Today began uneventfully: folding laundry, tickling Toby, nothing out of the usual except finding that I had run out of my favorite bread mix and trying a different mix in the bread machine. I made lunch, I ran a homeschool, and I cleaned up the house in anticipation of some guests this evening.
But I was jolted from the routine bathroom cleaning when I suddenly whiffed something burning. An overdose of adrenaline immediately flooded my body. I've been afraid of a fire in this house since the day we moved in. "Fire escape" was as much a priority in the blueprints of this house as electrical wiring. All four kids were upstairs! I rushed around the circle of our first floor and didn't spy any fire or smoke so I flew up the stairs and called to the girls as I glanced in each room, "Girls! Come downstairs right now. Mommy smells something burning."
They obeyed immediately, and with them safely lined up by the back door I rushed to the basement. Not the dryer. Not the furnace. Not the wiring overhead. Where was that smell coming from? Whenever I found one level of the house clear I feared that fire was breaking out in the level I wasn't on. I rushed back up to find the kids still waiting, wide-eyed at the back door. The first floor was filled with the stench now. It smelled like a rubber spatula I had once left on a stove burner and melted. I took a closer look now at the kitchen and thought it must be coming from something there. Not the stove top, not the oven, not the refrigerator, not the microwave, not the coffee maker, but I went around unplugging things just to be sure.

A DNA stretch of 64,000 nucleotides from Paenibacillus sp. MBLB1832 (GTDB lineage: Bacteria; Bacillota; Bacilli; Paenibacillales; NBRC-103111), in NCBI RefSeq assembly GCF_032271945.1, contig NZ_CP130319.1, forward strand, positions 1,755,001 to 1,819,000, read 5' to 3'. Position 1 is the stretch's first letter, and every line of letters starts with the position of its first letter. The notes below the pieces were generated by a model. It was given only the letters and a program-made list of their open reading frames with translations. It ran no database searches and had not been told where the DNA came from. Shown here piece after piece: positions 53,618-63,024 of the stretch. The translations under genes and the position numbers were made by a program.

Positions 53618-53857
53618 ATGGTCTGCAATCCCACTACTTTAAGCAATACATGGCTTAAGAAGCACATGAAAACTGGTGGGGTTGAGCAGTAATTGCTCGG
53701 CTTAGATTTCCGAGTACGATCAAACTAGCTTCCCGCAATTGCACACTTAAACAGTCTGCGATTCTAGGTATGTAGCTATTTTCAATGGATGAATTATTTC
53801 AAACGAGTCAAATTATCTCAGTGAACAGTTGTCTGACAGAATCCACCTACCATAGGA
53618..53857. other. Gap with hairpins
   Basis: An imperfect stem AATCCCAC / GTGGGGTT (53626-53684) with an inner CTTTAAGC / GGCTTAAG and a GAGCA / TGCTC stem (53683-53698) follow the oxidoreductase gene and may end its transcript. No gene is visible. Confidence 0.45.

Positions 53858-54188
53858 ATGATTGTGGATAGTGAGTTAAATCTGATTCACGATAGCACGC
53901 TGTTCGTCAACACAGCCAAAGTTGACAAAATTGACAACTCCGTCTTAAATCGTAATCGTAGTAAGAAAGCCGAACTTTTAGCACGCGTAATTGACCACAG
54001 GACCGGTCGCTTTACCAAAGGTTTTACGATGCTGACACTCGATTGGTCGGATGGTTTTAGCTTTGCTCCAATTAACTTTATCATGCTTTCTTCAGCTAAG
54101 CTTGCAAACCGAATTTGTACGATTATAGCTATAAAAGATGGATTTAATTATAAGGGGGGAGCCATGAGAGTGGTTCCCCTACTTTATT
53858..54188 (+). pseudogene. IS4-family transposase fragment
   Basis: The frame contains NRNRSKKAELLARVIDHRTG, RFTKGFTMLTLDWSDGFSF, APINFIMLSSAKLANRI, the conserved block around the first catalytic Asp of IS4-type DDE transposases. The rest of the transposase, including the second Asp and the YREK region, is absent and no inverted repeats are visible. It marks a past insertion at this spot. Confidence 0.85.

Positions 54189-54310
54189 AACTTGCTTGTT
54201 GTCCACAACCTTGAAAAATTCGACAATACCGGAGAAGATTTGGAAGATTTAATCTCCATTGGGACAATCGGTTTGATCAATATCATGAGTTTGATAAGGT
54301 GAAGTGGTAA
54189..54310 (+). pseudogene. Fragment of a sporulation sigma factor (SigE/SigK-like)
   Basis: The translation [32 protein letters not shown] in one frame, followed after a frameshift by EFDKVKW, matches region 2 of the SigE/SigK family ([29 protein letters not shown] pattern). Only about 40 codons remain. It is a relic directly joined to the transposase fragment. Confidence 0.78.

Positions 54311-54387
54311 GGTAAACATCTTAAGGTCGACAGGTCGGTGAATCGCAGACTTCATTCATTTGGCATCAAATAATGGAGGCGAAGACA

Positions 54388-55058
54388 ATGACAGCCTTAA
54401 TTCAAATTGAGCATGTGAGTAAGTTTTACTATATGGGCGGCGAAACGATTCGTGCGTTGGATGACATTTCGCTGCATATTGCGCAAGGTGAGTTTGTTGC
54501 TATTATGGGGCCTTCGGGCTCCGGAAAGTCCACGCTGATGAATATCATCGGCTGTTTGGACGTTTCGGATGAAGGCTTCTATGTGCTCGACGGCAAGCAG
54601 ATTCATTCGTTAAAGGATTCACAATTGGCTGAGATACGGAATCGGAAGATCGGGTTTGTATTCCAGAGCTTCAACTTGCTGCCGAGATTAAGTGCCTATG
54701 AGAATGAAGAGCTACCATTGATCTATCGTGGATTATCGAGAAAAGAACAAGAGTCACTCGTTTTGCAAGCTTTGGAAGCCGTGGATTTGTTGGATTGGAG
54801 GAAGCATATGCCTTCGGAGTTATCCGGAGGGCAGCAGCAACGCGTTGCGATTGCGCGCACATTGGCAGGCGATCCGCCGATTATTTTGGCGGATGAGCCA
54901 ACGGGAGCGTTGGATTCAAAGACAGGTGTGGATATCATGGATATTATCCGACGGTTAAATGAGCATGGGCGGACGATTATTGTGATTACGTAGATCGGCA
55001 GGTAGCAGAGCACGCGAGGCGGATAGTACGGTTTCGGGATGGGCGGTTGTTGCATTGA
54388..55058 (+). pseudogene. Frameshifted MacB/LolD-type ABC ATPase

I put coats and shoes on the kids and marched them around the house to see if we could see any smoke coming from outside. Back inside the smell was stronger than ever. At a loss, I called my dad (with the kids still lined up at the back door). He had me pull fuses, check the furnace fan belt, and look more closely at wiring. The smell was still growing. Finally we decided I should just leave the house and call the landlady. Just as I was agreeing to this I took one last trip around the kitchen, sniffing with my stench-filled nose. And suddenly I felt very silly.
Fortunately my parents laughed with me, and I hadn't called the landlady out for burnt bread. The kids quickly gathered around to gawk as I pulled the singed pan from the machine, and I used the opportunity to reinforce some lessons about fire safety. I praised the girls for obeying me quickly and being ready in case it had been a real fire.
"You know, Mommy," Naomi added, "there was one more good thing that came out of all this."
"Oh really, honey, what's that?" I asked.
"Well, Hannah and I were just fighting over who would do a puzzle when you came up," she explained, "and you made us forget to fight."
It does put things in perspective, doesn't it?